If you’re like most churches, keeping your website updated is a struggle. Whether you have a small staff trying to juggle everything or simply can’t find anyone with skill, simply maintaining your content is almost a full time job. And when someone asks if your website is SEO optimized…
…well… lets just say its not even on your radar to look into that.
There are a lot of misconceptions about SEO. Most people tend to see SEO as one of those buzz words professionals say that seems overly complicated and confusing. If you barely have time to maintain your website, how would you find time to learn something else?
Let me clear the air and say this: SEO isn’t nearly as hard as you think. In a nutshell, Search Engine Optimization is planning ahead a little and making sure that your articles, pages and blogs match your churches voice. Does the focus and words on your pages mesh with each other to create a unified vision of your church? For example, if your church focuses a lot on community outreach, then you need to be including those types of words and phrases on your pages. Properly implemented SEO can connect your website with hungry people looking for a church. It ranks you higher in Google searches in your city, and it helps proclaim your message to a hurting world.
Interested? Let’s start at the basics.
The name of the SEO game is content
Adding new, relevant content is probably one of the single most important things you can do to improve your websites SEO. If you are wondering what that might be, don’t overthink it.
You spent all that time working on your Sunday sermon. You compiled several pages of notes during the week, gave an inspiring sermon on Sunday… then filed away everything. Ack!!! Those notes you wrote down are pure GOLD! Now you probably don’t want to post them in a raw format, but if you took 15-20 minutes on Monday while the sermon is still fresh you could probably write a short article covering the main points of your sermon. Post on your site and done!! Not only did you add some great, relevant content but you also posted your sermon for your congregation to read over! Win!!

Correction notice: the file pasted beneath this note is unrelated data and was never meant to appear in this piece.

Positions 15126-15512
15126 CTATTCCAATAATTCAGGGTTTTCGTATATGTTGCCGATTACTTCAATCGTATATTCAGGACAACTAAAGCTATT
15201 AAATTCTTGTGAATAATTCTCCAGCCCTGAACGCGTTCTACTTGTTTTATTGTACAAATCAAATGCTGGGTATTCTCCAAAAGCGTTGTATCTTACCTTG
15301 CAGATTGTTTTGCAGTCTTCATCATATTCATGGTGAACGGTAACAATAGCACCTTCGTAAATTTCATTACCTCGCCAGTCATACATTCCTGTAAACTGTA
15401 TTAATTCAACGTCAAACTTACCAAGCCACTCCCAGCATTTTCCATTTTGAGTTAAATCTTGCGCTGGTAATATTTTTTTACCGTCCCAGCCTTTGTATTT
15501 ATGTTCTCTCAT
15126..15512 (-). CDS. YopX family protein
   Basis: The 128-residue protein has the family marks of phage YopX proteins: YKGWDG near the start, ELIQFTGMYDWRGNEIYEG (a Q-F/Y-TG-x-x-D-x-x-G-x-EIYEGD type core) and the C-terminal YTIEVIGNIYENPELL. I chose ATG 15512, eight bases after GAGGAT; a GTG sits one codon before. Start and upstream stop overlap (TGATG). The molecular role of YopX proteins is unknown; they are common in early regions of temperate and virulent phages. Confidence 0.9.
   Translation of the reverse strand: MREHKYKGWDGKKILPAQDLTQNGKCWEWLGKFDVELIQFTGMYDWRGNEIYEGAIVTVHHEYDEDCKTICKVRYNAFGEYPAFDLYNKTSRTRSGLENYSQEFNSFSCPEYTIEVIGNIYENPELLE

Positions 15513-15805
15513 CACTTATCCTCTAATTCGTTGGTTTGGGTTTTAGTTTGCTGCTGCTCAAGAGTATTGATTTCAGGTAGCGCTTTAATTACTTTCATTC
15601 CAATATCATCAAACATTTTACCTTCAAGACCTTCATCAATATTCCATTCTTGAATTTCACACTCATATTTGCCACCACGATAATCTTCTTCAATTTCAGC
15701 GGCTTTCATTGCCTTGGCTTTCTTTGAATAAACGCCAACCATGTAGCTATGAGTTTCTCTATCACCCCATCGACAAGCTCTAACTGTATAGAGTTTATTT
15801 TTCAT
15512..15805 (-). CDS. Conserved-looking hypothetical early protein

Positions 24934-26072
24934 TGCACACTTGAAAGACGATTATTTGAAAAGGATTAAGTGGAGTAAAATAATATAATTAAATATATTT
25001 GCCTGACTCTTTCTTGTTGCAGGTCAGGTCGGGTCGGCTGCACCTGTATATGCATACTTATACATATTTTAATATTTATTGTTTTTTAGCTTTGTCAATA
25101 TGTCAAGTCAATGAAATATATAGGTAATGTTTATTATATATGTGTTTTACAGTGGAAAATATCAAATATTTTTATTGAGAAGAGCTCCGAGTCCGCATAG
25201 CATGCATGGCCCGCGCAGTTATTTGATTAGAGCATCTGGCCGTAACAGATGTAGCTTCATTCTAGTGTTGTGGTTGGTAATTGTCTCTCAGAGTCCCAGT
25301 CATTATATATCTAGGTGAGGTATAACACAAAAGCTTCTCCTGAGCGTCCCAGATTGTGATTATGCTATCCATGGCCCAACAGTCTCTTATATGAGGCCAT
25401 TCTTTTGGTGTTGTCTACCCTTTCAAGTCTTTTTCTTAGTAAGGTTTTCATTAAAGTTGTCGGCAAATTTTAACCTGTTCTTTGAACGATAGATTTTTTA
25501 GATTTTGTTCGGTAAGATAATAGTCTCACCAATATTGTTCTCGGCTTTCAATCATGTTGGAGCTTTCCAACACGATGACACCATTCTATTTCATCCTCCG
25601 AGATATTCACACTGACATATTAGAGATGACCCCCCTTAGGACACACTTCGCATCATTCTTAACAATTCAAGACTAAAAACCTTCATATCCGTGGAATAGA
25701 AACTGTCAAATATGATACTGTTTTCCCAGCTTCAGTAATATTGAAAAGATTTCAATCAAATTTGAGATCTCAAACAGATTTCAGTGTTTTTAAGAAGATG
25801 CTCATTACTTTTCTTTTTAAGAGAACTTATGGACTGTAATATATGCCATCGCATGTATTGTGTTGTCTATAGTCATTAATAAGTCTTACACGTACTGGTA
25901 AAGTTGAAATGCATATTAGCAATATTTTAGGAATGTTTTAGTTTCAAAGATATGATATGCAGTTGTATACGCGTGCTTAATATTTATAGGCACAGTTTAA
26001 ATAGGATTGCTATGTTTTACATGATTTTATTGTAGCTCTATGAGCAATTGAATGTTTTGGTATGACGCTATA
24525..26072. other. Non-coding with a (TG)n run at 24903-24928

Adding new content also lets the search engines know that your website is alive and well. Without new content, you run the risk of making your site appear (to both search engines and visitors) abandoned and unmaintained. If you were looking for a restaurant and found one with a website that hadn’t been updated since 2003, you probably would assume it was closed (or not suitable for a visit). The same applies to your churches website.
Don’t be discouraged when you look at your churches website. SEO can seem daunting but in reality it’s far simpler than you think. Start by focusing on the little things, like adding new content. Then as your church grows, find time or talent to focus on other optimizations.
Did these tips help at all? Do you have any more? Let me know in the comments below!